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Come Back Irish Paperback – January 1, 2002
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In each of these stories the protagonist is asked to respond to a world which she has no "control" over; a world which often feels like a foreign country. In "Heteroworld" the main character learns that her mother is gay and the story examines her reaction to this new and complex reality. A young girl in "Lily's the Maid" bears witness to domestic violence and then looks back on it years later with a more mature perspective. Other characters cope with pregnancy, mysterious rashes, abortion and cancer, and yet, far from being depressing, Rawlings' characters meet these universal travails with both humor and startling insights. There is, for instance, this great line on growing older: "Each of them was rubbing baby oil on her own belly, her mother in the ashamed, self-conscious way Gretchen would later recognize as the way of most adult women."
Two of my favorite stories are "Lovely" and "Acetate." Both deal with women learning to get by in what remains largely a man's world. On the surface "Acetate" is the story of a relationship gone awry and an abortion. Nell gets pregnant and her boyfriend Drummond moves away soon after her abortion. Even as the narrator (Nell's bestfriend) studies for a "Women's Studies" midterm about the birth control dilemmas of women in Tudor England, she is witnessing a parallel scenario unfold for Nell as she comes to terms with her own unwanted pregnancy. We are left to ask ourselves how much has really changed for women today?
"Lovely" is the story of a young woman's odyssey through Ireland where she meets several men, all of whom want something from her but offer her nothing meaningful in return. At one point a woodcarver draws a picture of a mountain range. The protagonist says, "He meant for me to see that they were a woman's breasts and womb." But in the end she decides, "They did not look like a women at all." Most of the time in Rawlings' stories, the men get it wrong, but the women eventually find their way despite them.
In most of these stories, living is like traveling through a foreign country. Just like a tourist we watch the world unfold around us. Most of what happens to us; happens to us. We may "exist sadly" or not, but everything depends on how well we handle the fact that we are not in control.
In many cases, neither the narrator or author of these stories can claim to know the world and try instead to see the world beyond what we always know. For example, in "Heteroworld,"the narrator learns her mother's a lesbian and tries as best she can to try to conceive what her mother's world is like. In "Pregnancy Scares," the protagonist, Meg, while purchasing and using a pregnancy test recalls the other times she had to check to see if she was pregnant. The only guidance she can find is the text and the directions of the pregnancy test itself. In the title story, while visiting her boyfriend's home town in Ireland, Beth, the protagonist tries to learn Irish while the text of the narration has its odd perceptions, almost abrupt syntax that seems to mimic the struggle of not only learning a very different culture, but a different language, a different perception of the world.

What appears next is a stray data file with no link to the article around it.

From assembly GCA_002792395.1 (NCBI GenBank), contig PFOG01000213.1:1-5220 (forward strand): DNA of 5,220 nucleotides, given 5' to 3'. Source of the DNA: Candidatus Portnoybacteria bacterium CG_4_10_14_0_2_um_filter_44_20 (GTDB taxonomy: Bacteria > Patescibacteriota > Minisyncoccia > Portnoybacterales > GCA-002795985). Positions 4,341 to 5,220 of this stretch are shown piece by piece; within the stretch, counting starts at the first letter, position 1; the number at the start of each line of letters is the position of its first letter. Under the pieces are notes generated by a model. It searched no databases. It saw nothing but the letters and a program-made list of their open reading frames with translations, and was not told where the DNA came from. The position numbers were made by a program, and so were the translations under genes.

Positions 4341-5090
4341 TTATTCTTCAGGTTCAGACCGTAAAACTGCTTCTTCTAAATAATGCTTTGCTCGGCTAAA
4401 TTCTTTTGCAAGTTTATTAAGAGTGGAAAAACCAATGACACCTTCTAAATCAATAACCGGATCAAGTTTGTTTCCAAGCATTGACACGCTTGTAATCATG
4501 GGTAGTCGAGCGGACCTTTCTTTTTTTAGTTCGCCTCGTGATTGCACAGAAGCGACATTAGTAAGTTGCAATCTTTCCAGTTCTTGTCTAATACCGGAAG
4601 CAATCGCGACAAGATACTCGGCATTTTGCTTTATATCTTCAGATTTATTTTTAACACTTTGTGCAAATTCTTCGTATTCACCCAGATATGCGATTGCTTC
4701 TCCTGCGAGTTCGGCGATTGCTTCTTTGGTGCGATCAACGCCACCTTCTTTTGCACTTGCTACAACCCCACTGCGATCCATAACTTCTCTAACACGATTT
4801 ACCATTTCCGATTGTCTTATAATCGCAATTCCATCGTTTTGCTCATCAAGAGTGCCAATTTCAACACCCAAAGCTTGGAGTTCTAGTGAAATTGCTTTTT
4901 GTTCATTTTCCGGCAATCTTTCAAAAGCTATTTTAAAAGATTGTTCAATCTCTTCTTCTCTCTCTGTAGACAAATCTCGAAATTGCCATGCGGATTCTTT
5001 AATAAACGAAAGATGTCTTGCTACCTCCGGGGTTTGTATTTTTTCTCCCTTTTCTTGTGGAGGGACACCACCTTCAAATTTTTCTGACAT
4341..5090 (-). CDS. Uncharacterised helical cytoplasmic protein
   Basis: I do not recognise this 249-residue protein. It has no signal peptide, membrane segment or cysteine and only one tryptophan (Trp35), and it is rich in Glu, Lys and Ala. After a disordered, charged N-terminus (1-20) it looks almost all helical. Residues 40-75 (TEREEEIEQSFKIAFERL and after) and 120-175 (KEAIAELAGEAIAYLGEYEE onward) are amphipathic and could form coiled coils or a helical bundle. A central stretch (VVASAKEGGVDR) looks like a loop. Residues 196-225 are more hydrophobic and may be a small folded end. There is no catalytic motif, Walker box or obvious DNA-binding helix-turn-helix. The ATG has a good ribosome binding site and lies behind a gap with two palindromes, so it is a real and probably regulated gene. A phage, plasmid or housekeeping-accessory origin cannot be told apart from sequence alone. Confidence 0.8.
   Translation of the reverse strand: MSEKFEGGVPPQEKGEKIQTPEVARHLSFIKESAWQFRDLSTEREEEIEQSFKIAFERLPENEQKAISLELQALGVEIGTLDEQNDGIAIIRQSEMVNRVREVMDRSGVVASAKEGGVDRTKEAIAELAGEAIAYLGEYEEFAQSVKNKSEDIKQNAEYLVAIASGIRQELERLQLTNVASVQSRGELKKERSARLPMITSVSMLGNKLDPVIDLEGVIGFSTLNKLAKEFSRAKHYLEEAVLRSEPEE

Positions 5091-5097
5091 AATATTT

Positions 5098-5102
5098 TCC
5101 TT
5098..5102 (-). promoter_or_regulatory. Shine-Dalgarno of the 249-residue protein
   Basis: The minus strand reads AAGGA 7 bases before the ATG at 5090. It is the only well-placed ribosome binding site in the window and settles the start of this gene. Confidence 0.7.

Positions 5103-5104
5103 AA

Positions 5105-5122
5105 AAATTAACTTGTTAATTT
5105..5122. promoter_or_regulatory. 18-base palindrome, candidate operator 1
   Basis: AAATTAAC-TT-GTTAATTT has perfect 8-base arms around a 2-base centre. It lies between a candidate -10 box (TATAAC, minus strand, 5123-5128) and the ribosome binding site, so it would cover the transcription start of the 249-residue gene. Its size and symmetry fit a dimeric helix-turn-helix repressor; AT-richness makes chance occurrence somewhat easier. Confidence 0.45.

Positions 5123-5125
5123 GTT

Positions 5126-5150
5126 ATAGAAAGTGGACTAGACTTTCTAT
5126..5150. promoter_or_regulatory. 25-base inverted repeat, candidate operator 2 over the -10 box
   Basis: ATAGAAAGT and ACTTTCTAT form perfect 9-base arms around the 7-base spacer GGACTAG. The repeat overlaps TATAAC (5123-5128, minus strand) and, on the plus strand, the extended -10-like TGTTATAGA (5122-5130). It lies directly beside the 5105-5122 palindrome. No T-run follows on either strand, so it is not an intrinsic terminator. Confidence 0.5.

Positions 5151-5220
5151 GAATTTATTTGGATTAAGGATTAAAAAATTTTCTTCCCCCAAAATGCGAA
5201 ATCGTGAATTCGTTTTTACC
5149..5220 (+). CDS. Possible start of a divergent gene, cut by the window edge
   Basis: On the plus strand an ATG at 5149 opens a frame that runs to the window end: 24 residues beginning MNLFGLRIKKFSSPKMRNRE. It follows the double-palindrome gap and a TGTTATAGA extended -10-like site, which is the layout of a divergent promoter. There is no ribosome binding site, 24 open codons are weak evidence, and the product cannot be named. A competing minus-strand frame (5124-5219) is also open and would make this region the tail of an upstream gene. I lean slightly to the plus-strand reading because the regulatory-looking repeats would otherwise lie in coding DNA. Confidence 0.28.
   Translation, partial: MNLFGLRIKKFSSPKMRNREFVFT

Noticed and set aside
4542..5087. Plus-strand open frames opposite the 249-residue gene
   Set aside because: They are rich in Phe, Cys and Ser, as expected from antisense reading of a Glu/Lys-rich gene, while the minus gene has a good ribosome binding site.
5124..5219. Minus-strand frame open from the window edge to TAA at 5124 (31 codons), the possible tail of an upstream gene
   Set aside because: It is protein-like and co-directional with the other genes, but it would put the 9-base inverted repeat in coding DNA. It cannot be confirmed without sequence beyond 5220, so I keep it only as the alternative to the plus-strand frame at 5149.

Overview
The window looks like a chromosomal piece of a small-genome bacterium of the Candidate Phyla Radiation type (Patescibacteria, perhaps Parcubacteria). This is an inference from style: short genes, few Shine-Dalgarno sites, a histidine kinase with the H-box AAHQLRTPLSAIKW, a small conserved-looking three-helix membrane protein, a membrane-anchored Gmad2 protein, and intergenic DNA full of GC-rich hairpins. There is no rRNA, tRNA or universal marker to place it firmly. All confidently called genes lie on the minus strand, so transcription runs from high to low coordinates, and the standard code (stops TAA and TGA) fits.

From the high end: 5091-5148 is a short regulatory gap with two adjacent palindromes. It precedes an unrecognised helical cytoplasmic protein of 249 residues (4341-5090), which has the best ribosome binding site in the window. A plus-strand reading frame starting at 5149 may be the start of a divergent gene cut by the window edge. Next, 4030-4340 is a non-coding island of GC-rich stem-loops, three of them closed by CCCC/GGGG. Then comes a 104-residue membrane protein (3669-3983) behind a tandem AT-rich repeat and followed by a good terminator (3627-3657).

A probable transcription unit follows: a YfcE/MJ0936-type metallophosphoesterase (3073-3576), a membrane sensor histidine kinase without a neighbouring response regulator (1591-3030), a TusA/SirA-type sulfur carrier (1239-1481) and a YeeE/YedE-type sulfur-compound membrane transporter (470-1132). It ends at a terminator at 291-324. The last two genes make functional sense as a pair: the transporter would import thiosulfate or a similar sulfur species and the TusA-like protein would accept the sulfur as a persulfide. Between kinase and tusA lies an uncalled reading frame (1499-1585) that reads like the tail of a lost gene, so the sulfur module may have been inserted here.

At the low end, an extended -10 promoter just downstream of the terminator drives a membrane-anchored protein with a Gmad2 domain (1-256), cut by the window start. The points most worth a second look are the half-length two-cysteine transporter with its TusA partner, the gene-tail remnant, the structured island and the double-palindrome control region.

This collection of short stories demonstrates the potential of a woman writer who will probably throw new, abrupting yet essential conceptions to the literary world. The only drawback may be that some of the story's situations may seem too similar-- there may be too many stories of a Queens-raised Jewish girl dating an older Irish gentleman, for example. However, these stories attempt to dialogue one another and demonstrate like in Virginia Woolf's novels, characters that sometimes share enough common traits and perceptions to render the general human perceptions, especially the perceptions of young women, in general. In fact, this collection of short stories is in some ways like a collection of poems, loosely related but exploring deeper the nature of the issues/feelings/nature of existence in hand, where growth and revelation become more apparent not by one story but the group, and where the ending of one story is simply a riddle to only be further probed in the next story.
There is a whole originality to her voice that is reminiscent of Ann Beattie, Alice Munro, Eudora Welty, and others, but it is in no way derivative. Ms. Rawlings can compress her words so they pack a punch of epiphany and she can paint a picture in a scene that can break your heart. Turn to any page randomly and you'll find little jewels (my other test of good fiction) of prose, character, and pure story.
If you want a read that you will take with you to your job, infiltrate your everyday conversations, that you will read to your girlfriend or boyfriend, husband, wife, or lover, here is the stuff that great writing careers start with. Welcome, Wendy Rawlings. We're gonna come back again and again!
Rawlings voice is confident and wry as she weaves together the many themes and characters found in this smart, sharp, lovely, funny book.